4. Cut two segments out of the Depron circle with a height of 21 mm. One segment as the marks of the screw positions included.
    5. Cut out the marked positions for the screws.
    6. Mark the position of the external battery holder on the segments.
    7. Glue two distance holder (45 mm) in between the two segments.
    8. Glue reinforcements at right angles on both sides.
    9. Cut an opening in the reinforcement to allow the cables for the external battery box to pass through.
    10. Cut an opening for the external battery box on the opposite side of the segment with the slots for the screws.
    11. Close the battery compartment with another Depron piece.
    12. Glue the support box with a hot glue gun to the quartz clock module.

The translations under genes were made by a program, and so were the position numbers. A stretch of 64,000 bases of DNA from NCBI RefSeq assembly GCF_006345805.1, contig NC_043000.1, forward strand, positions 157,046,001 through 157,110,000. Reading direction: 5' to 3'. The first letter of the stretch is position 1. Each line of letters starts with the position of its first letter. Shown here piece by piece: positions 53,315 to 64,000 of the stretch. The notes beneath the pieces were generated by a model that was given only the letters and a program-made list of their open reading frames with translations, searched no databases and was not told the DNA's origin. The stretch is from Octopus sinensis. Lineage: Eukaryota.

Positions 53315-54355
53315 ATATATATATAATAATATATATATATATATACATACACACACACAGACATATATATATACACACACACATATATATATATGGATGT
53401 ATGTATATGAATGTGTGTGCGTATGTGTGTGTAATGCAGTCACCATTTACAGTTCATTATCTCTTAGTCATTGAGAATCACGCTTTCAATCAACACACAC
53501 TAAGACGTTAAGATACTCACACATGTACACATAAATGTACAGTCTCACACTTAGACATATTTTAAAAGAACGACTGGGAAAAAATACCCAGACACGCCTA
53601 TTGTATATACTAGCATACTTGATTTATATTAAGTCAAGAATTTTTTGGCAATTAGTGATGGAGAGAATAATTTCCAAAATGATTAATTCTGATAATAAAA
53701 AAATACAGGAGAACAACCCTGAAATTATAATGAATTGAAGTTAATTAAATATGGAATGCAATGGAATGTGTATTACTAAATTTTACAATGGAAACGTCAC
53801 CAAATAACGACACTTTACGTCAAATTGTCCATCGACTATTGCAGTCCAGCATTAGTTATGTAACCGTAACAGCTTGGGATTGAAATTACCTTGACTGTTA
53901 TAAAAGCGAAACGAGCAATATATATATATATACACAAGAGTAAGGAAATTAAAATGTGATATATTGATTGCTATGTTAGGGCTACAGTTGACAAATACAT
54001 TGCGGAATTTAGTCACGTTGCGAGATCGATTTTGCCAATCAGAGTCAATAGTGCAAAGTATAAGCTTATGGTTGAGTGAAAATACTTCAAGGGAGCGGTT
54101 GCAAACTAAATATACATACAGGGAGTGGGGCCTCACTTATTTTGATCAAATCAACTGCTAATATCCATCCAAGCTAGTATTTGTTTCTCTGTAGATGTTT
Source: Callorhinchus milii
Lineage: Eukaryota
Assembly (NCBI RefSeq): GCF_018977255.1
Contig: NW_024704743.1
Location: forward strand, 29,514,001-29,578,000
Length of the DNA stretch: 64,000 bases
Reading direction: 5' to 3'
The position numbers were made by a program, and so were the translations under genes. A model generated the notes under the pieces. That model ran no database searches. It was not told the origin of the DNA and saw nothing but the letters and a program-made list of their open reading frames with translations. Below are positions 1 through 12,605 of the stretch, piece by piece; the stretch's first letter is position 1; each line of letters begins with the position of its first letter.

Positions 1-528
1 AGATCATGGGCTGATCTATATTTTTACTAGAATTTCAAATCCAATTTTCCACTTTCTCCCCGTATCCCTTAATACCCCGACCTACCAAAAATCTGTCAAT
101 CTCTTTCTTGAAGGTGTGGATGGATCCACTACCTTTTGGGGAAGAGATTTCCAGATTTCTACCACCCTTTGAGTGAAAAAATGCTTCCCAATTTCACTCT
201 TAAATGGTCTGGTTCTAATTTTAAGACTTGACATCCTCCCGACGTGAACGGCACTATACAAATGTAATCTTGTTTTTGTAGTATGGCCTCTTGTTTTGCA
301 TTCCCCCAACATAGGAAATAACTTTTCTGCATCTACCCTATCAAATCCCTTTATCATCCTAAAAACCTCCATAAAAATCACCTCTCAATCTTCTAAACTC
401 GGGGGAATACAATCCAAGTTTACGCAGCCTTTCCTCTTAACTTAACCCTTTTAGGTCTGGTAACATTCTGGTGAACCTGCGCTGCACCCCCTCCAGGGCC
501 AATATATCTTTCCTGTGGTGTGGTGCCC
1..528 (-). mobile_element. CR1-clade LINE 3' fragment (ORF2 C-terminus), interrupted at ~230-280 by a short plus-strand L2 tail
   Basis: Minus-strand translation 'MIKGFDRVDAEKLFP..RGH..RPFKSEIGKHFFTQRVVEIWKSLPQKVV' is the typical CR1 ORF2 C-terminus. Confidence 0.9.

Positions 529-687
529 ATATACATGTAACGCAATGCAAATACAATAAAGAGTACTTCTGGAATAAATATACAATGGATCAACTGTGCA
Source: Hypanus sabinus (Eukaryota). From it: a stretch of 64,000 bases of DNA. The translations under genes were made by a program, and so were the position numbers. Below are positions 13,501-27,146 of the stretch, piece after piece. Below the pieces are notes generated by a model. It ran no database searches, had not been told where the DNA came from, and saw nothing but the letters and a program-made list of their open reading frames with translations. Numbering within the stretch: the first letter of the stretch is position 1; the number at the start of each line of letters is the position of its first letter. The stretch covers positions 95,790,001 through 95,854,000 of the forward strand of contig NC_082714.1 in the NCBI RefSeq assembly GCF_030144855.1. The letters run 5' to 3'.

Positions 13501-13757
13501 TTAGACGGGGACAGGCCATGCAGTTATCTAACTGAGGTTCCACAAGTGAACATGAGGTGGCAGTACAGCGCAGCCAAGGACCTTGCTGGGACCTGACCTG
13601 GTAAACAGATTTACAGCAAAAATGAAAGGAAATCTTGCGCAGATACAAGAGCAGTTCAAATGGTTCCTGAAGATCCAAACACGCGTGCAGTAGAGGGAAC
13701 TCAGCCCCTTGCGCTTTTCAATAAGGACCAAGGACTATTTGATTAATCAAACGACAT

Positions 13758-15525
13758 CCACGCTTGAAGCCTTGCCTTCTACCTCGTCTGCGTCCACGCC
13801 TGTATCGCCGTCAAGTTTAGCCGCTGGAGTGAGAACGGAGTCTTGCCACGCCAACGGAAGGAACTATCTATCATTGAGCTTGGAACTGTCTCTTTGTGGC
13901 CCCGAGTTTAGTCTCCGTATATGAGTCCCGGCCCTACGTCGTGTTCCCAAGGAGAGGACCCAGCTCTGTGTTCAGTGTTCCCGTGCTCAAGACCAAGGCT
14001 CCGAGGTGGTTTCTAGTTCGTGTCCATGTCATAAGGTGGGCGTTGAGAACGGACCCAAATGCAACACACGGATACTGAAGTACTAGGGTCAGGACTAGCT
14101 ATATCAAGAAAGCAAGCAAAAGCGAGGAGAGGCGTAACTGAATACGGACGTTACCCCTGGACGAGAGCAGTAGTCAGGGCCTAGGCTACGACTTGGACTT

Step 7: Combine Everything

    1. Fix the clock face to the quartz clock module with double sided adhesive tape.
    2. Add the clock hands to the quartz clock module. Adjust the position of the clock hands so that the alarm is active at the correct time.
    3. Screw the four screws into the main structure. Use countersunk screws for the twin bells and regular screws for the legs. The cap of the screws for the legs protrude slightly on the inside of the main structure. This is intentional, because in this way the clock face with the support box don't fall out of the case. It is fixed.
    4. Press the quartz clock module into the main structure.
    5. Screw on the twin bells.

    Now your twin bell alarm clock from soda cans is finshed.